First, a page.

There are Saints in the City (for Ralph Delaney)

There are saints in the city
Moving through the streets
Through sadness & shadow
No fiery chariot from the sky
Only an ordinary beat-up station wagon
Earthbound, moving toward the fires
Along the picket line at Greyhound
Where the homeless joining hands with strikers
Keep warm, keep watch, keep it together
Till out of the ordinary
No miracle of doves bringing peace
But carte blanche come love’s daily bread
As light as a bird in the hand
These are the saints who use the pot
That didn’t melt to make the soup
To take to the heart of the city
There at Public Square in the shadow of the Tower
Amid the rats, the abatements, the greed
They’ve weathered the cold midnight air
Yes, there are saints in the city
Moving through sadness & shadow
Through the projects with crayons & food
Looking, listening for beauty
For the art of the people
For the poetry of the soul, fired up
Hungering in poverty for the light of justice
How ironic, Ralph
In The Plain Dealer’s headline
You’re labeled a social worker
How often they
Along with administrators
Police, public officials
Hold attitudes that epitomize
An insensitivity toward the poor
That dehumanized spirit
You sought to overcome
They also call you
A friend of the poor
But if everyday
You eat with the poor
Sleep with the poor, walk
And talk, breathe with the poor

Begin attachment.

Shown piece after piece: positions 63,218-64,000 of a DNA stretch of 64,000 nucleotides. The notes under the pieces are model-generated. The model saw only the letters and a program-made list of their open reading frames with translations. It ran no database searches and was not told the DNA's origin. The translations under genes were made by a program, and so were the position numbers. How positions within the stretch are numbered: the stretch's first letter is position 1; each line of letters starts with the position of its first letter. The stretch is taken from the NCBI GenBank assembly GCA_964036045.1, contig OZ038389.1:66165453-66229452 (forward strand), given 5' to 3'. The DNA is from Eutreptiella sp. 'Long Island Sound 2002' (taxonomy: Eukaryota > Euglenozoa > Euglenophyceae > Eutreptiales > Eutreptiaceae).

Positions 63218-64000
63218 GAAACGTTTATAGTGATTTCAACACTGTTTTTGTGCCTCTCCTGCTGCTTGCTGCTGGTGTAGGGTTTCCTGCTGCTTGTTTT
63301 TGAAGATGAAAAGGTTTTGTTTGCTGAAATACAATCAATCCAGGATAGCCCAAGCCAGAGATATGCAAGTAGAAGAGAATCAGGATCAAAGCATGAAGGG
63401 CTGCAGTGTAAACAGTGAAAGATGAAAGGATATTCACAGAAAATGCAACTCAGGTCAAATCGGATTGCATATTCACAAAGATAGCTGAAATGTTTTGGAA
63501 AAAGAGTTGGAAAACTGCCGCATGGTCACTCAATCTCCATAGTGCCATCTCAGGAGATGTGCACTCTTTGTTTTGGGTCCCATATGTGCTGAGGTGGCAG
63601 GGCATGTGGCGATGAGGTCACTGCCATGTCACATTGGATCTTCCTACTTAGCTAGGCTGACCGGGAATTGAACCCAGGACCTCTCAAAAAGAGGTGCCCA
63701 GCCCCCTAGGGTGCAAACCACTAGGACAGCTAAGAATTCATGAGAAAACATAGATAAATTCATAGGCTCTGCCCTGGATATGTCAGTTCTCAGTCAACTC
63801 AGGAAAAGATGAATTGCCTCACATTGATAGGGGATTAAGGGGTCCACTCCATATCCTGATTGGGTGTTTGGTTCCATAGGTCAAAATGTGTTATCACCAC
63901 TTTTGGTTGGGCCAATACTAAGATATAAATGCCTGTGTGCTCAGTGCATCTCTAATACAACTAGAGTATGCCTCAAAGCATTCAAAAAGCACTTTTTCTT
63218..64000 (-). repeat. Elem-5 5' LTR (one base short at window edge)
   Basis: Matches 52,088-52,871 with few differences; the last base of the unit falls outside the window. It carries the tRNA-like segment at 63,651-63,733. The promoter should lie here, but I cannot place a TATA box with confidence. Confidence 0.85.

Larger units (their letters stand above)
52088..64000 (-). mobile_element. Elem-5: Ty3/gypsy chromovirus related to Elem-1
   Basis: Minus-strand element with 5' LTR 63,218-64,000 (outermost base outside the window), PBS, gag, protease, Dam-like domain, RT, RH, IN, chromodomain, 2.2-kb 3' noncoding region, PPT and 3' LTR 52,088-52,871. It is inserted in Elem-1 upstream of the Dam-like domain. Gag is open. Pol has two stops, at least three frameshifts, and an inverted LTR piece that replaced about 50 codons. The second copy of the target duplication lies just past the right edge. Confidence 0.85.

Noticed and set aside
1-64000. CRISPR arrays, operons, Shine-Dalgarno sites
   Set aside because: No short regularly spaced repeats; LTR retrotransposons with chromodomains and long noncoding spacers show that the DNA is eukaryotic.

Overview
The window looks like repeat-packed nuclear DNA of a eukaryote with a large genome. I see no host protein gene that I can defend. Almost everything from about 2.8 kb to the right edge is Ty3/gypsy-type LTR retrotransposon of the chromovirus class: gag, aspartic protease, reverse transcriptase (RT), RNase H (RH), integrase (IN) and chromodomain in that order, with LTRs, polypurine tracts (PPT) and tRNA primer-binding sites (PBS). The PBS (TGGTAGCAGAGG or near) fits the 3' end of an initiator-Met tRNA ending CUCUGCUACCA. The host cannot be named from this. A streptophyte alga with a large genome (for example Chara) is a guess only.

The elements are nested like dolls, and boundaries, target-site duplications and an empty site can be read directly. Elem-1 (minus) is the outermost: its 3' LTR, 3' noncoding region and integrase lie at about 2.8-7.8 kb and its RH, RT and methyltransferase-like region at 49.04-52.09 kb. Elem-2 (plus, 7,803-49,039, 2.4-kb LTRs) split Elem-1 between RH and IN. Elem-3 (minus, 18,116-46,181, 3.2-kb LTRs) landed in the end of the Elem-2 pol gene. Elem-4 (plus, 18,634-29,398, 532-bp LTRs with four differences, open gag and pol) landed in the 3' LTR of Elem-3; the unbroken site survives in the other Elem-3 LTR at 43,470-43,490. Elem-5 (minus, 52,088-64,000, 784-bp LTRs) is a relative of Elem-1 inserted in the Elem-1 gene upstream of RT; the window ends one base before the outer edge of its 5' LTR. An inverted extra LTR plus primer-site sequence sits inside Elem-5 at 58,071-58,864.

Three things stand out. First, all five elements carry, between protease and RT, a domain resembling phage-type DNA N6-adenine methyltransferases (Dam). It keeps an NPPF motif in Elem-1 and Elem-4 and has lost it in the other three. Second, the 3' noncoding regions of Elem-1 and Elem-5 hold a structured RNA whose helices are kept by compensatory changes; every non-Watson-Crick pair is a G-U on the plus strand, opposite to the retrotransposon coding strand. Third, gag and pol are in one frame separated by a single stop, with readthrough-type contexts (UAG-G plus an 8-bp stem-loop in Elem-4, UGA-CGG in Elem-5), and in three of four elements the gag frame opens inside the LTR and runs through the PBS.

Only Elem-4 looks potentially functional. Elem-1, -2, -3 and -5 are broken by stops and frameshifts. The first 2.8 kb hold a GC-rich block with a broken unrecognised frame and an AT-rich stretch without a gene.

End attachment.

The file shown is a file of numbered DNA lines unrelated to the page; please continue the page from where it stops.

You are the poor, friendly or not
Come out of your coma, Ralph
Speak to us. We know if you could
Your first words would forgive
Your enemies and those who beat you
You’d wish to teach them to fight
Like Gandhi & King
Ralph, this may not be the right time
But we confess . . . you often bore us
With your constant talk about the poor
In jail, on the street, in the projects
Where you work, where you live
But Ralph, come back, bore us again
And this time, forgive your friends

Daniel Thompson


One thought on “There are Saints in the City (for Ralph Delaney)

  1. Mike Sexton says:

    Ralph was my Uncle, and I am so, so upset that I did not get a chance to speak with Thompson while he was still alive. This poem brought tears to my eyes – that was the man I knew… Ralph was obsessed with loving the unloved and helping the helpless.

    And this is the most important thing – he planted seeds… he was a gardener at heart, really. Ralph planted these seeds in you and me (reader), and don’t disgrace his memory by letting the seed die. Do something. Do not do it for Ralph – he wouldn’t want or ask for that – do it for the unloved, for the helpless.

    Today, I teach middle school. I reach to the one who hates school, and I show them a tiny secret that Ralph showed me when I was five – that hateful child is loved, is special, and has the capacity to create beautiful things that will lift humanity instead of crushing and killing it on a sidewalk…

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